"Federal," Mike said, answering. He listened. "Okay, yes, you could see termites for the next two months, but if you see anything next year, then call, all righty? Now, it's just a matter of waiting for them to die."

He hung up the phone, but it rang again immediately. "Federal." Mike listened again. "Now, Mrs. S.," he finally said, "what you're doing here is accusing one of my workers, which, if he did do it, he's gonna lose his job. Does that sound reasonable, Mrs. S.? Could you have missed the buzzer?" Mike began nodding. "Okay, we'll send somebody right back. Thank you."

Mike finally said to me, "We do homes, apartments, food processing plants. We do everything." He explained that his father had started the business after working as an airplane mechanic, first in the service and then with Pan Am. His father named the company Federal to sound solid and nationalistic and he added the AA to get the listing up high in the phone book. Mike himself went to pharmaceutical college, but then changed his mind. "When I graduated, it was going down the tubes," he said of pharmacy work. He said he felt that being a pharmacist meant working at a giant chain pharmacy, and he was not interested in that. Instead, he went into the family business, where a knowledge of chemicals helps, given the amount of poison used. Today, he was doing the dispatching, while his father was out on a job.

I asked him about Edens Alley, but there wasn't much to say. He was not the one exterminating the rats there; it was another exterminator who was out in the field at the moment. So we ended up just chatting about rats.

He recalled one of the first rat jobs he ever went out on, in a supermarket in East New York, where the market workers had been shooting rats in the basement with a .22-caliber rifle. Up in the produce section, he noticed a rat sitting in the produce shelf. "It was in the lettuce," Mike said. He thought a woman was about to pick it up, mistaking it for something that was not a live rat; the rat was being misted by a vegetable mister. Mike quickly grabbed the spraying wand of a pesticide sprayer and bashed the rat. "I didn't plan it or anything," he said. "It was just a reactionary move."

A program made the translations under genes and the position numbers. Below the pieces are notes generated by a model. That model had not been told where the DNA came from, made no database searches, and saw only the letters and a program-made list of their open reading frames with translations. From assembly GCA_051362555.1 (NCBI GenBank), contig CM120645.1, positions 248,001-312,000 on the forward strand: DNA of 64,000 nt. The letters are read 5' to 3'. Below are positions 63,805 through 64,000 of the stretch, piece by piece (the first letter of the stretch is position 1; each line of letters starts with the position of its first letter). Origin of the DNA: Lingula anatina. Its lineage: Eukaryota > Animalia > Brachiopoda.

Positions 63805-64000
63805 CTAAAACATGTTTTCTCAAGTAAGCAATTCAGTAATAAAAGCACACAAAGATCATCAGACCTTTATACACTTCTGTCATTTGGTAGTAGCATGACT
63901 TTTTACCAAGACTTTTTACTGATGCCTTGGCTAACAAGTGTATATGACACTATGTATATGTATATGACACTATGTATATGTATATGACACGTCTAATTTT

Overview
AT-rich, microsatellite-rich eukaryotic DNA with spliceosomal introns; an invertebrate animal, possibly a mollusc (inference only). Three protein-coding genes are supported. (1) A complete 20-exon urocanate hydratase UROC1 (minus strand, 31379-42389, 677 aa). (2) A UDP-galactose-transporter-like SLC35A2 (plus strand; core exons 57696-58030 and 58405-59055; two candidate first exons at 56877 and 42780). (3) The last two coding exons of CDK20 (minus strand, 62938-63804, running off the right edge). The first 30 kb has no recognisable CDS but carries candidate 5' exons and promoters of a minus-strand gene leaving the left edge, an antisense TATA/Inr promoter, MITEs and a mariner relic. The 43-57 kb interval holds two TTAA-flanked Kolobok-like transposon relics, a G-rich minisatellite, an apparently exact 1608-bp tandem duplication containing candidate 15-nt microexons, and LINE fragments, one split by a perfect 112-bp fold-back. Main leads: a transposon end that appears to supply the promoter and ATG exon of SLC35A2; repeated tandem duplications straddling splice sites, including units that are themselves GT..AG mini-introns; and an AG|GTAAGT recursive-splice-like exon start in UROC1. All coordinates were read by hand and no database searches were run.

I was getting ready to leave—Mike was just too busy. But then Mike was reminded of an aspect of the nature of rats in the city, and as he put down the phone, he said, "You know, I heard there are three layers of sewer lines." He counted them off on his fingers. "There are the ones from the 1800s, the ones from the 1700s, and the ones they don't have the maps for anymore. Once in a while, they use that old line, when they're doing construction or something, and you read in the papers that there are hundreds of rats coming up. Well, those rats that are in the third line, they haven't even seen man before. Hold on a second …"

One of his technicians radioed in. "Where are you, killer?" Mike said. "What do you figure, fifteen minutes? … Okay, you got it." The phone rang again. "You got it, Mrs. Salamo … No, it's our fault too, Mrs. Salamo. We'll see you soon." He hung up. "She's a real sweetheart."

As he was talking, an inspector from the state department of environmental protection came into the office to give a surprise inspection of AA Federal's pesticide storage procedures. I shook hands with Mike again and disappeared.

I WAS A LITTLE SAD about the end of the rats in my alley, a little melancholy, and to cheer myself up, I walked down to the alley and looked around. I felt a sort of anticlimactic euphoria, this bittersweet excitement. I can see the hill! I thought to myself, as I once again pictured Golden Hill. In the same way, I walked up through City Hall Park and imagined rallies of generations past and generations hence and then saw some bait stations and some people on City Hall's steps and at some point, yes, I could feel myself a part of the crowd. Then I got to thinking about George Ladd, the exterminator who'd sent me downtown looking for rats in the first place, at the beginning of my rat alley experiment, and I walked up to the Lower East Side to see if he was around.